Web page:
“I’ve roasted you twice for charity and you’ve always been a good sport and even called me afterwards to tell me how much fun you had,” he wrote in a recent article for The Daily Beast, urging Trump to reconsider his decision to skip the annual White House Correspondents’ Dinner.
If Ross could speak directly to the president, he says he would tell him it would be beneficial for him to show his constituents that he can “take a joke,” because a roast is “not a court of law, it’s not a debate. It’s a party. And it’s a great exercise of free speech.”
The night before, Ross was performing at a benefit for Chrysalis, an L.A.-based non-profit organization that helps people in poverty get jobs. He did a lot of jokes about Trump during his set and afterwards someone came up to him to tell him how “brave” he was to tell jokes that the president would “hate.”
“I said, ‘No he wouldn’t, he would love them, he would be repeating them to his friends,” he says. “In public, he would pretend to be offended and not think they’re funny, but that’s part of his schtick.”
In Ross’ telling, it was a joke about Hillary Clinton that got the biggest laugh of the night from the liberal L.A. audience. “You know, on Election Night I was in New York and I got invited to Hillary Clinton’s victory party. And I went,’” he told them, before asking, “Have you ever gone to a wedding and the bride dies walking down the aisle?’”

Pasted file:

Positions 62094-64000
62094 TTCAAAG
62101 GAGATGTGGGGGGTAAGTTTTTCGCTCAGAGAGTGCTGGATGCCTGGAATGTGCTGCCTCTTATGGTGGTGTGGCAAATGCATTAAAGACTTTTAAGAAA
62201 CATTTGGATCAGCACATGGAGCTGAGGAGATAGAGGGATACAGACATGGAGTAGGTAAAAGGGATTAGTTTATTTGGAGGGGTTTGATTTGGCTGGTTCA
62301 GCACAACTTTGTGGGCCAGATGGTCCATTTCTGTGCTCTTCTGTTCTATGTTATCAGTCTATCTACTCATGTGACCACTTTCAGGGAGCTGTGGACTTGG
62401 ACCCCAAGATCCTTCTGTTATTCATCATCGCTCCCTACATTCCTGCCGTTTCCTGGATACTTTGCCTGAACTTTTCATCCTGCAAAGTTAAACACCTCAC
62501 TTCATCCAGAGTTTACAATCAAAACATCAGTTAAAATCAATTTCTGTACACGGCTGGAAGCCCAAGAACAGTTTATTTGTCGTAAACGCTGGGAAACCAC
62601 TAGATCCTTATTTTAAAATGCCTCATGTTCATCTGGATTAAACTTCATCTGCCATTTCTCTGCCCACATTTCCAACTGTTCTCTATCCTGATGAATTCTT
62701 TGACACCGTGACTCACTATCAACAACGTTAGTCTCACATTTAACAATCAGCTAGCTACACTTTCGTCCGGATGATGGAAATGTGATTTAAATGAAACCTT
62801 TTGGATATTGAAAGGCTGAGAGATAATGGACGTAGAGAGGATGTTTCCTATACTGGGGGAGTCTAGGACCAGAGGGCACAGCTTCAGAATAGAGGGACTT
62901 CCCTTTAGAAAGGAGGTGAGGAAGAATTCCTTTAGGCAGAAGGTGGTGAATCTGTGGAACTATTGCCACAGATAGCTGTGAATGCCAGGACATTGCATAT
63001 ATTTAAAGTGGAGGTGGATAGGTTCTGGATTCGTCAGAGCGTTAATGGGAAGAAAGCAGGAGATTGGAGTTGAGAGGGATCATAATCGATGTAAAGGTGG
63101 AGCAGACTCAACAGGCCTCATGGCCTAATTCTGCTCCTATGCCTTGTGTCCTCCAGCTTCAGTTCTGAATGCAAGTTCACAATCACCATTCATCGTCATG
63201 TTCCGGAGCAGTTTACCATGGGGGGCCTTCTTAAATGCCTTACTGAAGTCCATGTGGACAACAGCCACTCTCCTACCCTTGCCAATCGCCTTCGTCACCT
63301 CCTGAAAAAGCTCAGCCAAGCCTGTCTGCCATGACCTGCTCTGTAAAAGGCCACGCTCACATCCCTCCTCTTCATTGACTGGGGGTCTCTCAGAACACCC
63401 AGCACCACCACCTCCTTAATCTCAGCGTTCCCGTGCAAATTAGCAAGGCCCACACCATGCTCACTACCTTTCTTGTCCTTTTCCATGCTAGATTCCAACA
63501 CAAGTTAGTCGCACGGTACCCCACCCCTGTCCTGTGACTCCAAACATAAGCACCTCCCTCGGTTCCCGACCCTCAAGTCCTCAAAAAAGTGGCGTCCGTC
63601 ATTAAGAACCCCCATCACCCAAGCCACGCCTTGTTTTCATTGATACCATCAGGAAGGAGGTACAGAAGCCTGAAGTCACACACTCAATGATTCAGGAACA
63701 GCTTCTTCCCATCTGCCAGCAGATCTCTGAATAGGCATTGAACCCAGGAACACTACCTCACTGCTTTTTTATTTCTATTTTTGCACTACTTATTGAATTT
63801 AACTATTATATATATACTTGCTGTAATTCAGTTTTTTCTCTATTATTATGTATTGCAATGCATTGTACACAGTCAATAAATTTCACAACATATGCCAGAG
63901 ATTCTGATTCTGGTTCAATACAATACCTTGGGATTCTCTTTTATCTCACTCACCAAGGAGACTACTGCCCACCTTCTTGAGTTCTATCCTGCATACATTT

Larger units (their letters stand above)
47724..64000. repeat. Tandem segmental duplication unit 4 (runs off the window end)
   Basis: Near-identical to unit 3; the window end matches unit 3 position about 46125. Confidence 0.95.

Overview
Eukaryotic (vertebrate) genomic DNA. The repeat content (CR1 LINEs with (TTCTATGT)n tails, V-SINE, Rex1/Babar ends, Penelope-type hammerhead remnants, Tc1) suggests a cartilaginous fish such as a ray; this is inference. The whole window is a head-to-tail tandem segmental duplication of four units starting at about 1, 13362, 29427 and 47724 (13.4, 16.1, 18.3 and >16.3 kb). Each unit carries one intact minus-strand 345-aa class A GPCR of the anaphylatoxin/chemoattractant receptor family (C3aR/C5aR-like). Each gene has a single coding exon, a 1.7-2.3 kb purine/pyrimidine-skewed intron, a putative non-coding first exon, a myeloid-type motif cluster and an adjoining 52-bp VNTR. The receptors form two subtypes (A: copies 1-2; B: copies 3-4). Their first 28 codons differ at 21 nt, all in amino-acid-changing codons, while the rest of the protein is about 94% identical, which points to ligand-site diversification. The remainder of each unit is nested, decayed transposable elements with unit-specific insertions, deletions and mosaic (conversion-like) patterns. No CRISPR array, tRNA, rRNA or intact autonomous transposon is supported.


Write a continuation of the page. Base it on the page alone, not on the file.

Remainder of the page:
Ross is no stranger to controversy himself, having dressed up as figures like Muammar Gaddafi and Joe Paterno for past Comedy Central roasts. In 2012, at the Roast of Roseanne Barr, he told a series of jokes about the recent mass shooting at a movie theater in Aurora, Colorado.
“Congratulations. This is actually a great night for you,” Ross told fellow roaster Seth Green, who, like the shooter in that incident, has red hair. “You haven’t gotten this much attention since you shot all those people in Aurora.” He then added, “I’m kidding. You are not like James Holmes. At least he did something in a movie theater that people remember!”
Ross refused to apologize for that joke—“We should be more focused on guns that kill than jokes that sting,” he said at the time—and hasn’t offered any public apologies for any other jokes since.
“I’ve never apologized for a joke,” he tells me. “But I have apologized for hurting someone’s feelings.” Ross says he “feels sorry” for the comics who get “bullied” into making “sincere” apologies for jokes. “It doesn’t sit well with me,” he says. “Bad taste is not a crime.”
He also doesn’t like the phrase “push the envelope” because he believes comics “define the envelope, we make the rules.” In his view, “everything’s OK to make fun of” and “nothing’s off limits.”